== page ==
Ekklesia in History
In the 1600’s the early Quakers applied this format to their meetings (based on the practises of a group of dissenters called the ‘Westmoreland Seekers’). This started a spiritual awakening in England which spread all over the world. They met in silence and waited on the Lord - only speaking when prompted by the Holy Spirit. This carried on until the late 1900’s when they adopted a more traditional church format.
Then in the 18th Century the early Methodists practiced an Ekklesia-style in their Class Meetings. John Wesley said:
“We will meet together once a week to ‘confess our faults to one another, that we may be healed’ . . . so that everyone, in order, speak as freely, plainly and concisely as he can, the real state of his heart, with his several temptations and deliverances, since the last time of meeting.”
He also said:
“What advantages have been reaped from this? Many happily experienced that Christian fellowship of which they had not so much as an idea before. They began to ‘bear one another’s burdens,’ and naturally to ‘care for each other.”
Jesus commended Peter for the fact that he had received ‘revelation’ (from the Father in heaven). Throughout Church history people have come to different conclusions about what he meant - was he referring to Peter, or the confession that Jesus is the Messiah? Or maybe he was saying that the ‘rock’ upon which Jesus plans to build his Ekklesia is actually people hearing directly from the living Jesus and then saying and/or doing whatever he tells them.
If this is what he meant, then the functioning of true “Ekklesia” is dependent on the Holy Spirit - the actual presence of the living Jesus that he promised when two or three meet together (Matthew 18). So Ekklesia isn’t planned and orchestrated by a human leader, but rather is directly assembled, led and orchestrated by the living Jesus himself.
Then we get to do what Paul spoke about in Colossians 3:16 -
“Let the message of Christ dwell among you richly as you teach and admonish one another with all wisdom through psalms, hymns, and songs from the Spirit, singing to God with gratitude in your hearts.”
The Reformation of the 16th Century brought into focus, among other things, the “Priesthood of all believers”. For Ekklesia to be rebirthed in the 21st Century, maybe we need another reformation?
How does Ekklesia work?
An Ekklesia is a meeting where two or more everyday people are invited to come together to listen to the living, resurrected Jesus and then to speak and/or do what Jesus tells them to. It results in a divinely orchestrated time in the presence of Jesus. Hidden deep in the New Testament is this lost Ekklesia format that is radically different from the way almost everyone conducts church.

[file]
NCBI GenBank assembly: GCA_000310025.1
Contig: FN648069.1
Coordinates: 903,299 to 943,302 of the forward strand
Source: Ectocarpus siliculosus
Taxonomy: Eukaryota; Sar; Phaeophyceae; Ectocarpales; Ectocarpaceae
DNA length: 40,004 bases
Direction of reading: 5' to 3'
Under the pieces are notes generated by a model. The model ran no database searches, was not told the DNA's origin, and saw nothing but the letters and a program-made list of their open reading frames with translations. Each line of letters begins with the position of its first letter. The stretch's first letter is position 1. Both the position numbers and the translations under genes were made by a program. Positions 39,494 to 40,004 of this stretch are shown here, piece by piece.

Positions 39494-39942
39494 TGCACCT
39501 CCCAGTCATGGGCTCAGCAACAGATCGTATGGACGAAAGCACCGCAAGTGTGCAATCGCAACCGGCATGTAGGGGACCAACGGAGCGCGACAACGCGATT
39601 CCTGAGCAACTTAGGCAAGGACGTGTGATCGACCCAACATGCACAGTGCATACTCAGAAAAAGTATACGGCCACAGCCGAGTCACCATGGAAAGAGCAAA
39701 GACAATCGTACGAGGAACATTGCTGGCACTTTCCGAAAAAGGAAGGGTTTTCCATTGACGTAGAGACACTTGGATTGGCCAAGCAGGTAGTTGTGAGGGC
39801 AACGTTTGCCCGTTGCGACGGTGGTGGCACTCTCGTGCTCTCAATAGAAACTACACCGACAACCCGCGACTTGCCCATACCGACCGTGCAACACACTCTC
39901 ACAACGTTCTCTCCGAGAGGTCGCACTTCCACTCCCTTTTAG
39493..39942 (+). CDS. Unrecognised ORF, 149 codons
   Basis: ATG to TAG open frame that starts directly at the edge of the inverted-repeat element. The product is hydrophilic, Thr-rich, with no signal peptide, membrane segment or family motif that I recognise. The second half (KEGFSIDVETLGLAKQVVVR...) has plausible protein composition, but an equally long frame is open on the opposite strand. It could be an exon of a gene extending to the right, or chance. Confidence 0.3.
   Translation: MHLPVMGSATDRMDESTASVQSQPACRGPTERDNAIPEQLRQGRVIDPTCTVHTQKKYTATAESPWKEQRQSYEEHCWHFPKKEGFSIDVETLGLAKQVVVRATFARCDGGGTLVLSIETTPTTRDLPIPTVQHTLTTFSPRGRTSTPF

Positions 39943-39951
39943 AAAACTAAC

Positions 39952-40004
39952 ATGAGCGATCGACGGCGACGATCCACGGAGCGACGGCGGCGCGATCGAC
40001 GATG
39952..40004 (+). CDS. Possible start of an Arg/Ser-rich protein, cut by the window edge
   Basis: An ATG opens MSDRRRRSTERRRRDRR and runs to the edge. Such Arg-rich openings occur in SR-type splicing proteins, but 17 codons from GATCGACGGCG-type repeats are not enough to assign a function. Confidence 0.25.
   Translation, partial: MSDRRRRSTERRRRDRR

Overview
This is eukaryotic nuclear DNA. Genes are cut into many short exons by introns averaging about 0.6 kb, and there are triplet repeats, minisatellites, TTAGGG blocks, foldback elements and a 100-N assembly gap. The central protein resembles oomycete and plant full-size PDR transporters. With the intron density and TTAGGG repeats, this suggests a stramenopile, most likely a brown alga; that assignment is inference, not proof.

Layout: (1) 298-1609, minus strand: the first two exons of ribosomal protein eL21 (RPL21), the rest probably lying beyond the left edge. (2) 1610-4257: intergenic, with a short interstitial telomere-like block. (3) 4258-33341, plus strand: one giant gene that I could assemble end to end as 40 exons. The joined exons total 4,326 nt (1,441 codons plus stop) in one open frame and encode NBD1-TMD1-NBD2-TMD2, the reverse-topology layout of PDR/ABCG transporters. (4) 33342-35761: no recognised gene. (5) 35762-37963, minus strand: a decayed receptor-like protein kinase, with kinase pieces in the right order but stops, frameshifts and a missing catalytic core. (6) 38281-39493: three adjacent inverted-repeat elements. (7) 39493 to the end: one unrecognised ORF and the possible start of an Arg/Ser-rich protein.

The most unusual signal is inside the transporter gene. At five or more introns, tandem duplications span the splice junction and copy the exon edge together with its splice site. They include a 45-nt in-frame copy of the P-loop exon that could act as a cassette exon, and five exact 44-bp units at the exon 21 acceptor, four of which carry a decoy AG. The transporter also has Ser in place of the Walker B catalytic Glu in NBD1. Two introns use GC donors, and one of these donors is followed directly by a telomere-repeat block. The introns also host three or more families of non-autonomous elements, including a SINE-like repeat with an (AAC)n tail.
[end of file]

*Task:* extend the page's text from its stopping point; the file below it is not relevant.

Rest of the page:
In fact 1 Corinthians 14:26 and Colossians 3:16 are two particular verses we find in the Bible that tell us specifically how to conduct ourselves in Ekklesia (church)! It demands Spirit-led, active participation by those attending rather than passive listening (like an audience). It requires us to spend time in the presence of Jesus where we allow the Holy Spirit to lead us. When Eli cottoned on to the fact that the Lord was speaking to Samuel (1 Samuel 3), his advice was to say, “Speak, Lord, for your servant is listening.” That’s all it requires - listening and letting the Holy Spirit speak to you - it may be a prophetic word, a scripture or a picture; something the Lord wants to tell you or ask you to do.
Can it work today?
Last Saturday evening we hosted a “Joining the Dots” gathering in our home in Bolton. After we had introduced the concept of “Ekklesia” we decided to put it into practice. We had a time of quiet - encouraging everyone to pray, “Speak, Lord” and after a few minutes, one-by-one, people began to share what they heard the Lord saying. It was a combination of encouragement to persevere, helpful pictures that meant something specific to the person sharing or others in the group and Scriptures (sometimes with an explanation or definition - like a mini-sermon).
Afterwards, we went into a time of worship - during which the Holy Spirit began to move powerfully in people’s lives. We asked a few people what the Holy Spirit was doing and people shared powerful testimony to what they saw and heard. One person shared an encouraging word from Psalm 23; replacing the word “my” with “the United Kingdom” - very sobering in light of all that's happening politically in the UK at present!
In Matthew 18, Jesus implies that the minimum for his Ekklesia is “two or three”. My suggestion to you is that you pray about inviting (calling together) a small group of people in your home and giving the Holy Spirit the opportunity to bring the living presence of Jesus to your Ekklesia - believe me, it will be life-changing!